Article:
What arrogance. What duplicity.

When Gov. Chris Christie presented his budget last month and trumpeted his $2.25 billion payment into the state pension system, sharp-eyed Trenton watchers were a little puzzled.

Up until that point, the state's "full" pension payment, as required by the pension reforms Christie signed in 2011, had been put at $2.4 billion. But a lot of numbers get thrown around the day of the budget address, and the discrepancy ended up attracting little attention.

Until this week.

Thanks to some excellent reporting by Mark J. Magyar at NJSpotlight.com, we now know what happened.

Without telling the Legislature or the public, the Christie administration had instructed the actuaries who calculated the state's pension payment to change the formula, according to Magyar's March 25 report.

The change, which Magyar found buried in actuarial reports issued two days after the budget address, meant that Christie could change that required $2.4 billion payment in next year's budget to $2.25 billion. And not content to stop there, the Christie administration also retroactively changed the formula for the current budget, so it could cancel a $93.7 million pension payment due in June to plug a hole in that spending plan.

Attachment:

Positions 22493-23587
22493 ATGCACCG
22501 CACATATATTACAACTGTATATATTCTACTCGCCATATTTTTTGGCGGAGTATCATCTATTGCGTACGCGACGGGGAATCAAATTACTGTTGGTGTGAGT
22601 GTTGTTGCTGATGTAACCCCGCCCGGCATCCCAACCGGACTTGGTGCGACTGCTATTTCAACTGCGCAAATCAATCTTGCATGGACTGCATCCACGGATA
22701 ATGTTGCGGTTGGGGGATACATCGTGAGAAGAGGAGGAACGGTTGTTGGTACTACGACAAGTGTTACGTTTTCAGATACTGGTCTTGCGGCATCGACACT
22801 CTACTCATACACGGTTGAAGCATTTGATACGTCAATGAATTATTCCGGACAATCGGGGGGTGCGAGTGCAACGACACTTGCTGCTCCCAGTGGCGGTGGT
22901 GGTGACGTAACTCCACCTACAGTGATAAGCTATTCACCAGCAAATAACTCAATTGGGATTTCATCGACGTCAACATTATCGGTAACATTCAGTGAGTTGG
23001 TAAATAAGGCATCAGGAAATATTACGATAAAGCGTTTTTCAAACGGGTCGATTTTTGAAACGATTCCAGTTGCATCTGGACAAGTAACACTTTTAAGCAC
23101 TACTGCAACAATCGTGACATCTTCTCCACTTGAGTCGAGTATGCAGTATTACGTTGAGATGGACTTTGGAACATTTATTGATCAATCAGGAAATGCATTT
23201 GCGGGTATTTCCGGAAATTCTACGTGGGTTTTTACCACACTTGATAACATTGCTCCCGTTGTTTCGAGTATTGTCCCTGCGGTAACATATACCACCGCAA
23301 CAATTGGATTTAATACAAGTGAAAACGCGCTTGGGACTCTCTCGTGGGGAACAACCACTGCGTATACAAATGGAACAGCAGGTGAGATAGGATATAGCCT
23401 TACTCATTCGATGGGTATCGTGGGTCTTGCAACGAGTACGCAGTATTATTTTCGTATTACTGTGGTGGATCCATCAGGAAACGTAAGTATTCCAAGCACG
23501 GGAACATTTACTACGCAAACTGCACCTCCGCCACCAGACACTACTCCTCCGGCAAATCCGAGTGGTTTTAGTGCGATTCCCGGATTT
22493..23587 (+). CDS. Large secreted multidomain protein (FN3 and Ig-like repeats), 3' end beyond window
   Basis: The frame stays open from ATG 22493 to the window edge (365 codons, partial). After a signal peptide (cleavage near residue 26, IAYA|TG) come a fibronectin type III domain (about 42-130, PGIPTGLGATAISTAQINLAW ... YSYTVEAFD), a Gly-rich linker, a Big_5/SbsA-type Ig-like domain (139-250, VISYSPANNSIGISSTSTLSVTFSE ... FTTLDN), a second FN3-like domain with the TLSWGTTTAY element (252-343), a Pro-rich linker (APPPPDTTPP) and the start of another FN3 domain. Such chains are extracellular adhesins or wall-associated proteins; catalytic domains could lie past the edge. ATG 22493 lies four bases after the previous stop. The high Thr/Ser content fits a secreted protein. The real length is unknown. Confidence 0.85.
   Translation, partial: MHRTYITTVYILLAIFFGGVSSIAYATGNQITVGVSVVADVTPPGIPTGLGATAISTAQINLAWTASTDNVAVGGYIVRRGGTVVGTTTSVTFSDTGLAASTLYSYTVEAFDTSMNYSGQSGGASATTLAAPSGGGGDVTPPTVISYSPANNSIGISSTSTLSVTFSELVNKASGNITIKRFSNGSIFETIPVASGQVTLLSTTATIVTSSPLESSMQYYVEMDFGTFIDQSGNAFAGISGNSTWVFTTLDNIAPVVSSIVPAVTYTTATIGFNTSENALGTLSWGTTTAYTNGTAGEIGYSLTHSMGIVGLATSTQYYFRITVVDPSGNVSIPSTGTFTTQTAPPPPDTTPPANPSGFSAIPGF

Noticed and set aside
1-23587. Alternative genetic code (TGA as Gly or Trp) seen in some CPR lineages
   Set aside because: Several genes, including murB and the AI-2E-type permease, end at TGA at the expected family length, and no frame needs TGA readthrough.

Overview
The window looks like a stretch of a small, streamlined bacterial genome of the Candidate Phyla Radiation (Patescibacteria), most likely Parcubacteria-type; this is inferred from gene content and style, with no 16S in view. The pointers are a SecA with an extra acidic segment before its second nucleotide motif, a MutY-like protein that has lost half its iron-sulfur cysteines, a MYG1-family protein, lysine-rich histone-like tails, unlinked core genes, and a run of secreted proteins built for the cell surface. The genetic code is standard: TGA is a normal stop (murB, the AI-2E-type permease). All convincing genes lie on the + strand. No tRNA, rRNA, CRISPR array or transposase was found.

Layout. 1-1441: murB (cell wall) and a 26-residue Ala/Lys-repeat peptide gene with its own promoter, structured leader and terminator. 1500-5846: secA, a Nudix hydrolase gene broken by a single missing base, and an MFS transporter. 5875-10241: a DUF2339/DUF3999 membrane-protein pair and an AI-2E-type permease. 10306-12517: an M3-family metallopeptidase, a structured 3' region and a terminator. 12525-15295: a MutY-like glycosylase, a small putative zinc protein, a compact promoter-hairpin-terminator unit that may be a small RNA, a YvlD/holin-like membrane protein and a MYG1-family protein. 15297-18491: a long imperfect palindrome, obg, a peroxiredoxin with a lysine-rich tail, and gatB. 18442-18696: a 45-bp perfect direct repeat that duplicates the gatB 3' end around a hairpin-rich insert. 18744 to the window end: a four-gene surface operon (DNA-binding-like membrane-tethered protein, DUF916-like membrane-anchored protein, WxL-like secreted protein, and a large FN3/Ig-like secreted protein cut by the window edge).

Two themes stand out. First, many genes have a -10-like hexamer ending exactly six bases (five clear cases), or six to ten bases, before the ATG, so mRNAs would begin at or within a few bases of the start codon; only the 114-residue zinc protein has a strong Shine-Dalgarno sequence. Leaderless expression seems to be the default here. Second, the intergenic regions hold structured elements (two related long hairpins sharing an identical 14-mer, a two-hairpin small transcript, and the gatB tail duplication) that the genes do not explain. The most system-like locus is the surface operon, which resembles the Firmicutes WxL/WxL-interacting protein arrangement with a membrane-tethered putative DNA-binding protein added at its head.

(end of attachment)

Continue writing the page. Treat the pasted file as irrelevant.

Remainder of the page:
The state's pension system, of course, has a massive unfunded liability. The 2011 reforms, which eliminated cost-of-living increases for pension recipients and forced state workers to pay more toward their pensions, also required the state to make increasing payments over seven years until the system was solvent.

Now, Magyar reported, under Christie's new formula, the state will be putting $900 million less into the pension system over the next four years.

The change in the formula resulted from a unilateral decision by the Christie administration to count state employees' pension contributions at their newer, increased level. At the time the law was passed, Christie and Democratic legislative leaders agreed to count the workers' payments at the previous, lower rate - a fiscally conservative move designed "to make the system a little healthier," David Rosen, the Legislature's chief budget officer told Magyar.

So Christie's move is fiscally unsound - it deepens the hole the pension system is in.

It will rightfully infuriate public employees who have kept up their end of the bargain and expected the state to do the same, not tinker with the formula.

And, in classic Christie style, the move was both arrogant and devious. If he thought the change was justified, why not tell people about it upfront?

All of New Jersey should be outraged.